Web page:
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136 Spontaneous Breathing Patterns of Transitioning Preterm Infants in the Delivery Room (DR) and Interactions with Manual Positive Pressure Ventilation
  1. G Schmölzer1,2,3,
  2. J Kaufman2,
  3. O Kamlin2,4,
  4. P Davis2,4
  1. 1Department of Pediatrics, University of Alberta, Edmonton, AB, Canada
  2. 2Neonatal Services, The Royal Women’s Hospital, Melbourne, VIC, Australia
  3. 3Department of Paediatrics, Medical University of Graz, Graz, Austria
  4. 4Dept. of Obstetrics & Gynaecology, The University of Melbourne, Melbourne, VIC, Australia

Abstract

Background Positive pressure ventilation (PPV) remains the cornerstone of respiratory support after birth. Effectiveness of PPV in the DR may be compromised by leak, obstruction and inappropriate tidal volume (VT) delivery.

Aim Describe leak, obstruction and VT during spontaneous breathing amongst preterm infants transitioning in the DR and interaction of these breaths with mask ventilation.

Methods Patients were enrolled from the control arm of a randomised trial investigating the use of a respiratory function monitor (RFM) in the DR; infants < 32 weeks who were stabilised by paediatric trainees unaware of RFM data were included. During spontaneous breathing on mask continuous positive airway pressure (CPAP) and the delivery of PPV, airway pressures, gas flow and VT were recorded. Data were analysed by breath type.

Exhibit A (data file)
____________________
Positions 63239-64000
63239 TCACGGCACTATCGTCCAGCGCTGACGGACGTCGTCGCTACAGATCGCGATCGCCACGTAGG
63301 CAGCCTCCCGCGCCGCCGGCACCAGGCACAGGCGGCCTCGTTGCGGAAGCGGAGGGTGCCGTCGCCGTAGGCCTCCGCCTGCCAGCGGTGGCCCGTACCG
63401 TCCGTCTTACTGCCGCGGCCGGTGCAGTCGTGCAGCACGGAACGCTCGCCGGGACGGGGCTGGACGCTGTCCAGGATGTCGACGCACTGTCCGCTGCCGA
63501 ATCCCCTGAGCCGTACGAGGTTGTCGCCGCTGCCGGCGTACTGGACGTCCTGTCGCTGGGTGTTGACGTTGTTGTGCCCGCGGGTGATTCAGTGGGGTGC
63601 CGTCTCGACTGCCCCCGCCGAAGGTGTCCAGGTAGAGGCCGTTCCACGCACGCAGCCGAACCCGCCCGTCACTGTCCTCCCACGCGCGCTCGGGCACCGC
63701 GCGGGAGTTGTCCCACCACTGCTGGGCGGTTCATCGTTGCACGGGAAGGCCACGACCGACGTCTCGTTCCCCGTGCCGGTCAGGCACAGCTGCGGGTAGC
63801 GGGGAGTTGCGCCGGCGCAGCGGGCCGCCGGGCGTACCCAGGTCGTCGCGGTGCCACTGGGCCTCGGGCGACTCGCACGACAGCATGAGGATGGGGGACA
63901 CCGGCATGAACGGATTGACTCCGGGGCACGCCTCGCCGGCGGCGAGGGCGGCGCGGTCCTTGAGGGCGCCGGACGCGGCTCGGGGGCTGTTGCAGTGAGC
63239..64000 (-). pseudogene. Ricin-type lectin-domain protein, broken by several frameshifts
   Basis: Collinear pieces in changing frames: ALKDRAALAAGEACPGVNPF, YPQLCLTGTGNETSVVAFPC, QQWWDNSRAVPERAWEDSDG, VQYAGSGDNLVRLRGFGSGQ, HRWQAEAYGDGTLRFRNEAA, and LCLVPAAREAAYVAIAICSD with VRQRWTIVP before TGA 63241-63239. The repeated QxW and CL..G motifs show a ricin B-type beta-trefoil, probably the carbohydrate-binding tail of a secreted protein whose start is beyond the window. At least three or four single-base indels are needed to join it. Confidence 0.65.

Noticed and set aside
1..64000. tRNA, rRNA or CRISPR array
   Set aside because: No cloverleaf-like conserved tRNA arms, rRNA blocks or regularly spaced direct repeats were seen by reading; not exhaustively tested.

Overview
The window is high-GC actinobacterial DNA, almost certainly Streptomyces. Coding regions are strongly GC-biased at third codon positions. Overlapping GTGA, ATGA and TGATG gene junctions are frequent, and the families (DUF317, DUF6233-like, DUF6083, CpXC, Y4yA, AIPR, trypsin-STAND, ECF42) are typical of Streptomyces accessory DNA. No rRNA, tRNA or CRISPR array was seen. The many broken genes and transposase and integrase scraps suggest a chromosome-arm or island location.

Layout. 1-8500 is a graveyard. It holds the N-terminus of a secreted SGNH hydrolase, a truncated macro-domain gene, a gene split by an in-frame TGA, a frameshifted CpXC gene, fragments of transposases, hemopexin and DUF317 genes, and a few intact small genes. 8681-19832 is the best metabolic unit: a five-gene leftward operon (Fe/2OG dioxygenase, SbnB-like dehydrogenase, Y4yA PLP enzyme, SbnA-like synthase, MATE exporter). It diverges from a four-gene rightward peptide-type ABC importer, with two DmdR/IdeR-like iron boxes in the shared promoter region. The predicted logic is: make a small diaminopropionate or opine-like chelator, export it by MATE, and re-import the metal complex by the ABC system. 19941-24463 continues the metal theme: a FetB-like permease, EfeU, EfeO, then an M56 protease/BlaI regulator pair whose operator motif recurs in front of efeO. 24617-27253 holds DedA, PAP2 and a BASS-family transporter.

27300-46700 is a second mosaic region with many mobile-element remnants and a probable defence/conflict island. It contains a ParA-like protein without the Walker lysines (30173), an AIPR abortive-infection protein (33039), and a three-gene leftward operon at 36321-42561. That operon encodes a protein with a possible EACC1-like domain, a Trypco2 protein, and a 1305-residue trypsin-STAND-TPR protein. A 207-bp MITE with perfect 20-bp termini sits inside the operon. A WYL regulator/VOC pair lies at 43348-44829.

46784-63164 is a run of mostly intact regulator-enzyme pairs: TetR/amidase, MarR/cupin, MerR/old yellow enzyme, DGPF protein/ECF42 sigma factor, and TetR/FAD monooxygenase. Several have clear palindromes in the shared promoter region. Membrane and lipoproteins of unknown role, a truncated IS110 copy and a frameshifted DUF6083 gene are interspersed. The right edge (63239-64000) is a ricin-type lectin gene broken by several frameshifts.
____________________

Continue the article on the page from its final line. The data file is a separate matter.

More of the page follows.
Results In 29 infants, a total of 3864 inflations (mechanical) and inspirations (infant breaths) were analysed (Table 1). Overall mask leak was highest during spontaneous inspirations occurring between manual inflations and those during CPAP. The average VT was highest during combined inspiration and inflation.

Abstract 136 Table 1

Type of Inflation/Breath

Conclusion Preterm infants are active participants in stabilisation in the DR. VT and mask leak vary depending on the interaction between the infant’s breathing efforts and the inflations provided by the resuscitator.

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